Review by MTLH
"The first Payne was great, the second one is even better."
Riding a wave of hype, the original Max Payne was released in 2001 and became a huge success. And when a game is successful, there is an unwritten law that states that it should be followed up by a sequel. Max Payne 2: The Fall of Max Payne saw the light of day in 2003. The first game was a highly entertaining shooter with a time slowing trick that featured an accomplished plot that didn't take itself too seriously. How does The Fall of Max Payne fare in light of such a successful predecessor?
Max Payne 2 certainly looks better then it's predecessor. It is amazing how much difference two years make. The characters, both the main protagonists and the rest, are animated well and feature a lot of detail. Faces look real this time instead of stickers plastered over a Lego head. There are still a few anomalies though. Sometimes an arm may stick out at a slightly funny angle or the lip-syncing can occasionally be absent. Still, these occurrences are quite rare. Overall the characters look great.
The environments likewise received a bit of polish. Textures in particular seems to have been greatly improved, leading to more detailed and varied surroundings. The interiors of the warehouses and apartment complexes Max battled through previously tended to look a bit samey in this regard. The type of environments themselves also vary a lot more. Payne not only shoots his way through rundown apartment buildings this time but also frequents a funhouse for example and a hospital.
The game features the more advanced Havok physics engine this time round, allowing for objects and dead bodies to fall and move more realistically. This works well most of the time, although it is a shame that it has little impact on the actual gameplay. What is more worrying, is that certain objects seem to have very little weight. Chairs for example, are knocked over as if they where made out of cardboard instead of being the solid wood or metal items they are supposed to be. After a while it does become less noticeable however, but it remains a small blemish on what are otherwise wonderful visuals.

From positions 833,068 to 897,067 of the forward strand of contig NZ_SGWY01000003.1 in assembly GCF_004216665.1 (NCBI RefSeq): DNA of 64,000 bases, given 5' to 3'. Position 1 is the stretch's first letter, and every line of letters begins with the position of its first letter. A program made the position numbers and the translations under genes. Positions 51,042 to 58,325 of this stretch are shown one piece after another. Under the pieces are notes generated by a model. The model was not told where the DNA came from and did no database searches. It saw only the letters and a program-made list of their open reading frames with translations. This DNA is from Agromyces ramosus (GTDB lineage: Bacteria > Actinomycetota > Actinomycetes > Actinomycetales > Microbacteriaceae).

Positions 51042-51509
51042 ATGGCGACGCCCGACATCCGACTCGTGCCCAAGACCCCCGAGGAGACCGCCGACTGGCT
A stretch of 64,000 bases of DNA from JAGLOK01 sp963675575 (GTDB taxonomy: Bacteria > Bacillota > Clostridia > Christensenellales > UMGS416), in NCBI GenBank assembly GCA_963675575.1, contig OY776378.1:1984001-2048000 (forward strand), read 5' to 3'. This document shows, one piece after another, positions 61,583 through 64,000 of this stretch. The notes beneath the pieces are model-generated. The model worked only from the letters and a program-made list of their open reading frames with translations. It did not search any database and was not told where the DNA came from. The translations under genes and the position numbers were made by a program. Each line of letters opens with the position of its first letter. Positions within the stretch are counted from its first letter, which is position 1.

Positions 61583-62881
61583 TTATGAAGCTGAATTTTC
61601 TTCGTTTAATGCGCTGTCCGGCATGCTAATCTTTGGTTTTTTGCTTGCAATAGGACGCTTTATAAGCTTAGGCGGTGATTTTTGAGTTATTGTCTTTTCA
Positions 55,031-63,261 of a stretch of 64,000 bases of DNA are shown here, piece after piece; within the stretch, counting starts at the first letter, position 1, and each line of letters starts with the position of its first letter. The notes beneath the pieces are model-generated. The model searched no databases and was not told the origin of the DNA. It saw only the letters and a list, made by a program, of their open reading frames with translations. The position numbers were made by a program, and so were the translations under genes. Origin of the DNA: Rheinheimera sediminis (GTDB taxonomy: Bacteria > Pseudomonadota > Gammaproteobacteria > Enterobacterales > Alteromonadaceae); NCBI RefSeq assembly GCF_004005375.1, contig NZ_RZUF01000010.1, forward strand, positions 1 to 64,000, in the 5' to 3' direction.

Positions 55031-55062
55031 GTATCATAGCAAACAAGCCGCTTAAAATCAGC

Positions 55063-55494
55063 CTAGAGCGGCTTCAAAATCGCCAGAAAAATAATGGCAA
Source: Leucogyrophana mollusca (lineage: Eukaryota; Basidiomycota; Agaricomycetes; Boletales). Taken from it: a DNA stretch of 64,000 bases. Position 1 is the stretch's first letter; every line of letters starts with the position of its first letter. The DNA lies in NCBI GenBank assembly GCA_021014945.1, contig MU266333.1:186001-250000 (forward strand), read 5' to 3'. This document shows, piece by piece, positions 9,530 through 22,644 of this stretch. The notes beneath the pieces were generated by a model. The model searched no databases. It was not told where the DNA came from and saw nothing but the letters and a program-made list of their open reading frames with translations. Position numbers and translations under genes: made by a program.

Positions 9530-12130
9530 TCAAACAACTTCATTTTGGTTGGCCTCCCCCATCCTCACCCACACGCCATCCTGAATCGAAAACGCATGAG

The soundtrack complements the dark style of the game. It's moody and downbeat with the occasional up tempo bits when the gameplay or plot needs it. The score features a lot of the tracks of the first game or at least sounds a lot like them. That isn't a problem. It worked then and it works now.
Voice acting is wonderful. While Max is voiced by the same actor, the rest of the regulars are recast. To be fair this isn't really noticeable and all do a great job. Sound effects are generally good, adding some bang to the gunshots and explosions.
The subtitle says it all. Starting a little while after the first game, The Fall of Max Payne follows Payne's newest descend into his own personal hell as he once again becomes involved in a conspiracy. Of course, it all starts when Max encounters a woman he presumed was dead and before long he encounters more familiar faces.
Max Payne 2 is a third person shooter with Max gunning down his enemies by the dozen. He is well equipped for the task with an assortment of weapons at his disposal, from simple handguns to assault rifles and grenades. Once again, our hero can slow down time to make his killing spree a little easier for him and also infuses the proceedings with a bit of extra style.
This bullet time mechanism can be employed in a manner of ways. The most useful of these is when Max performs a manoeuvre. Diving into a room for example or dodging incoming fire. Using it decreases a meter in the shape of an hourglass. Replenishing this meter goes automatically but this can be speeded up by killing a few goons.